Yes, similar symptoms, but additionally includes: characteristic dwarfism, obesity, round face, bradydactyly, abnormal teeth, mental retardation, impaired taste & smell.
Which pathology is associated with a positive metacarpal sign
- Sibbling has PHP (pseudo-hypo-parathyroidism).
Anatomy of joints:
- 1. Fibrous joints: sutures, tib/fib, radius/ulna.
- 2. Cartilage joints: IVD, symphysis pubis.
- 3. Synovial joints: SI-joint, digits, knees.
Is the joint capsule visualized radiographically with synovial joints?
What are 4 signs of inflammatory radiographic findings?
- 1. Soft tissue swelling.
- 2. Uniform loss of joint space.
- 3. Bone erosions.
- 4. Juxta-articular osteoporosis.
RA, Psoriasis, Ankylosing Spondylitis, & Reiter's Syndrome are associated with which type of arthritic disorders?
- Ankylosing spondylitis
- Reiter's syndrome
What are the 4 characteristics for degenerative arthritic disorders?
- 1. Non-uniform loss of joint space.
- 2. Osteophytes.
- 3. Subchondral sclerosis.
- 4. Subchondral cysts (geodes).
Name 3 characteristics for metabolic arthritic disorders, such as Gout.
- 1. Periarticular soft tissue masses.
- 2. Well-marginated bone lesions.
- 3. Preservation of joint space.
*degenerative & inflammatory may overlap.*
What is an a/k/a for DJD?
- Osteoarthritis (OA): most common joint pathology.
- Small joints of hands.
- Larger weight-bearing joints.
Which form of DJD (OA) is idiopathic?
Primary DJD: 5th-6th decade, weight bearing joints.
Secondary DJD: known factor or event is cause... 2nd-6th decade.
Subchondral cyst formation:
- Weakness of joint cartilage & cortical microfractures
- Synovial fluid enters subchondral bone (subarticular)
- Subchondral cysts (a/k/a: Geodes).
8 radiographic findings of DJD:
- 1. Asymmetrical distribution.
- 2. Non-uniform loss of joint space.
- 3. Osteophytes.
- 4. Subchondral sclerosis: increased bone formation around joint space.
- 5. Subchondral cysts.
- 6. Intra-articular loose bodies.
- 7. Articular deformities.
- 8. Joint subluxation.
What is an a/k/a for subchondral sclerosis?
Eburnation: seen where greatest cartilage is lost.
Subchondral cysts are __ - __ mm in diameter.
What is an a/k/a for intra-articular loose bodies?
- Joint mice: intra-articular accumulation of cartilage.
- MC = knee.
Name 2 a/k/a's for DJD of the hip?
- 1. Coxarthrosis.
- 2. Malum coxae senilis.
- =increased risk of osteoporosis.
- non-uniform loss of joint space = migration.
3 types of margination:
- 1. Superior: Waldenstrom Sign... MC = medial joint space widened.
- 2. Medial: displacement of femoral head medially = protrusio acetabuli.
- 3. Axial: superomedial displacement.
Where does buttressing take place?
- At the hip w/ DJD.
- Medial side.
- Altered joint mechanics.
Sharpening of the tibial eminences is characteristic for which pathology?
DJD of the knee.
Patellar tooth sign:
advanced patellofemoral degeneration.
Where is the pain with chondromalacia patella?
- Crepitus, buckling, locking, stiffness, swelling.
- "Movie sign."
- "Patella alta."
Tarsal beaks & heel spurs are associated with which pathology?
- DJD of the ankle & tarsal joints.
- Uncommon, due to previous trauma.
DJD of the foot is most common at which joint?
What is the most common joint associated with DJD of the shoulder?
GH-joint = previous trauma or cartilagenous disease.
- evaluate from inferior borders.
True or false: HADD affects any joint in the body.
False: HADD = tendons, bursae, ligaments.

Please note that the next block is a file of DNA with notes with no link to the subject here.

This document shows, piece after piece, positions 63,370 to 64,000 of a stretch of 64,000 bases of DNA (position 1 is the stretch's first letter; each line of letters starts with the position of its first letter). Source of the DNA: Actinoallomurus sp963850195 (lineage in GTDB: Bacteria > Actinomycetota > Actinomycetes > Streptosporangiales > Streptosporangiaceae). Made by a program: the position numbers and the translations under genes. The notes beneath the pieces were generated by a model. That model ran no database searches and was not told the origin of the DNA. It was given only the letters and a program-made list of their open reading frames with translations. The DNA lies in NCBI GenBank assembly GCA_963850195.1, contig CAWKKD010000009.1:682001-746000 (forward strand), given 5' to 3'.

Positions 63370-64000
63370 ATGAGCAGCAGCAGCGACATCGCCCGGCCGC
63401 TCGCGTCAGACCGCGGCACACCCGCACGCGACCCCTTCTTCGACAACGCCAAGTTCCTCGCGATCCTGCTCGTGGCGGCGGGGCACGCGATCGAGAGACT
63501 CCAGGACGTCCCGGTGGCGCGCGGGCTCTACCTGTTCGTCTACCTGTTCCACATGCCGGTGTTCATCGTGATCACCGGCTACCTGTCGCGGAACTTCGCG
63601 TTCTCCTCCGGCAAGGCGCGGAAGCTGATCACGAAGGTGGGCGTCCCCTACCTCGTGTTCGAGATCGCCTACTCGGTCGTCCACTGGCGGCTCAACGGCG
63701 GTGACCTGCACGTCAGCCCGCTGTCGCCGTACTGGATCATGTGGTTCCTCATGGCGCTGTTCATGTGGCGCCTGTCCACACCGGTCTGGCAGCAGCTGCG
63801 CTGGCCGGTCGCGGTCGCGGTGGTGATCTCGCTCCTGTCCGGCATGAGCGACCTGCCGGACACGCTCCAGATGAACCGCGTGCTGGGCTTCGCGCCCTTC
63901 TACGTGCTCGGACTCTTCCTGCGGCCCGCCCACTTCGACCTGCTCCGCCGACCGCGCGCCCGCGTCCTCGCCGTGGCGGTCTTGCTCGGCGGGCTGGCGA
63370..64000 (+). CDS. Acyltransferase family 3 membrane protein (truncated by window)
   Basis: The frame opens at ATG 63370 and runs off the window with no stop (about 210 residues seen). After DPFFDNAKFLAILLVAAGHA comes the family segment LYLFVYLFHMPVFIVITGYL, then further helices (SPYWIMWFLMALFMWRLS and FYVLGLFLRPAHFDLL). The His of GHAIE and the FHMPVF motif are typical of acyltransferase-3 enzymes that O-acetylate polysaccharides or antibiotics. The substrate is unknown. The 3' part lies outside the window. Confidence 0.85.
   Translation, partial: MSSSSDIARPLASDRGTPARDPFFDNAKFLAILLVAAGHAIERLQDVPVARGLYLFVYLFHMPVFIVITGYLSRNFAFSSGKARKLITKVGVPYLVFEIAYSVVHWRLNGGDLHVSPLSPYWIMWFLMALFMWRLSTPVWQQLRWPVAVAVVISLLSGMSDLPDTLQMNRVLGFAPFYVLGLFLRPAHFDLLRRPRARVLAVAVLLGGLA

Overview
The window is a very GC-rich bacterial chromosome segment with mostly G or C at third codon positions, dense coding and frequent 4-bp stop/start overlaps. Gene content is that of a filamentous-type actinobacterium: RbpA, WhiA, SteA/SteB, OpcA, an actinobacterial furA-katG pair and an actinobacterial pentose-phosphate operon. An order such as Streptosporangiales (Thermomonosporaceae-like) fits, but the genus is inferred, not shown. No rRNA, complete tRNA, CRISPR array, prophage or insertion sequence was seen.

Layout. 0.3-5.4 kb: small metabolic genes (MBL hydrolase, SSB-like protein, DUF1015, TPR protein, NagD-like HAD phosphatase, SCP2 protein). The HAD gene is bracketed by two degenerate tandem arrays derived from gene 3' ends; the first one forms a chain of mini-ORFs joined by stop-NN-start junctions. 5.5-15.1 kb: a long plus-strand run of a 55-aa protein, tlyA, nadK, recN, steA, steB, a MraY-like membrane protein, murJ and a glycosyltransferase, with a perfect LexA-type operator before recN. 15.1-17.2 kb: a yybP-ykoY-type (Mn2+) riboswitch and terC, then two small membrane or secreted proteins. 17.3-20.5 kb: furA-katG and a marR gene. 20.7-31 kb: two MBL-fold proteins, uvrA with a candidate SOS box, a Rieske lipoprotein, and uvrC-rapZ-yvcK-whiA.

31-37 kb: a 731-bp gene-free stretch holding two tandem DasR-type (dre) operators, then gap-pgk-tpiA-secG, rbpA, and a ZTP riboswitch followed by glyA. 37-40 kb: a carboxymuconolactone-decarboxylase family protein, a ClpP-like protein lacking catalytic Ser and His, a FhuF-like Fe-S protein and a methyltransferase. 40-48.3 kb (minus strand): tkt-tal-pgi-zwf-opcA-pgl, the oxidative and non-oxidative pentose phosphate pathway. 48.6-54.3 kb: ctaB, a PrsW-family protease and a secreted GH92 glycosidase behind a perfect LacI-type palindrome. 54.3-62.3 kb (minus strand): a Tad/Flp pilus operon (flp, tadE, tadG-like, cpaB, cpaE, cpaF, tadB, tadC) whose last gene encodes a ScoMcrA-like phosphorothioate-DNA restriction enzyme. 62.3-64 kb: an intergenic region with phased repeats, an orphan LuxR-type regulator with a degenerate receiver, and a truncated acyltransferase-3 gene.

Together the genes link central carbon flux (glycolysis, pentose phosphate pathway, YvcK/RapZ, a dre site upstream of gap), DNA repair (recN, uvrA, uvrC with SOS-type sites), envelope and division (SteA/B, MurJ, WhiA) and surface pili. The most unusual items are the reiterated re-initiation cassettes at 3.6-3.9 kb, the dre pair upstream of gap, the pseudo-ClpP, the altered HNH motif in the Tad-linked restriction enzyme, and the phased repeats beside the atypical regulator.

Where is the most common location for HADD/DJD of the shoulder?
Supraspinatus tendon: insertion on greater tuberosity.
2nd MC: subacromial bursa.
___ = non-uniform loss of joint space.
DJD = non uniform loss of joint space.
Which disease is characterized as "lumpy bumpy?"
Metabolic deposition disease: gout, hyperlipidemia, etc.
What does HADD stand for?
isease: calcifying tendinitis & bursitis.
- MC = shoulder rotator cuff, followed by hip & upper cervical spine.
- Etiology unkown.
- Does not attach to cortex.
What does CPPD stand for?
- Calcium PyroPhosphate Dihydrate (Deposition Disease).
- "Pseudo Gout."
Which disease is the exception to the no erotions in RA rule?
Gull Wing's Sign is associated with EOA, and affects which joints?
- DIP joints.
- DJD changes with central. bone erosions.
- Main DDX = RA... but RA rarely involves the DIP joints.
- or Psoriatic arthritis: marginal erosions.
- 1. Autoimmune.
- 2. Attacks hands & feet first.
- 3. Moves proximal to distal.
- 4. Ulnar/fibular deviation will not correct with pressure.
- 5. Connective tissue disorder.
- 6. Etiology unkown.
- 7. Attacks synovial tissue.
- 8. Jelling phenomenon: morning joint stiffness.
- 9. Haygarth's Nodes: MCP joints.
RA + Leukopenia + Splenomegaly.
rough, grainy tissue that evolves cartilage.
RA findings: (frequently seen in the wrist first).
**DIP joints not involved**
- 1. Bilateral symmetrical.
- 2. Periarticular soft tissue swelling.
- 3. Juxt-articular osteoporosis.
- 4. Uniform loss of joint space.
- 5. Marginal erosions (rat bites).
- 6. Deformity.
- 7. Ankylosis: fusion/metacarpal joints.
- 8. Boutonniere deformity.
- 9. Swan neck deformity.
- 10. Zigzag deformity: digital ulnar deviation + carpal radial deviation.
Terry Thomas sign involves which 2 carpal bones?
Marginal erosions are medial with digits 1-4, digit 1 = MC.
Fifth metatarsal head = lateral.
What is the most common cause for bilateral protrusio acetabuli?
Which joint has a positive fat pad sign with RA?
What is the most frequent systemic autoimmune inflammatory disease affecting children?
JCA = Still's Disease.
Seronegative for RA factor.
Polyarticular disease is the most common form of JRA.
- Distal extremities & cervical spine.
- Simulates rheumatic fever.
- Bird like appearance.
- JRA/hand & foot: spares distal joints.
- Inferior pole of patella is squared.
SLE has _______ deformities.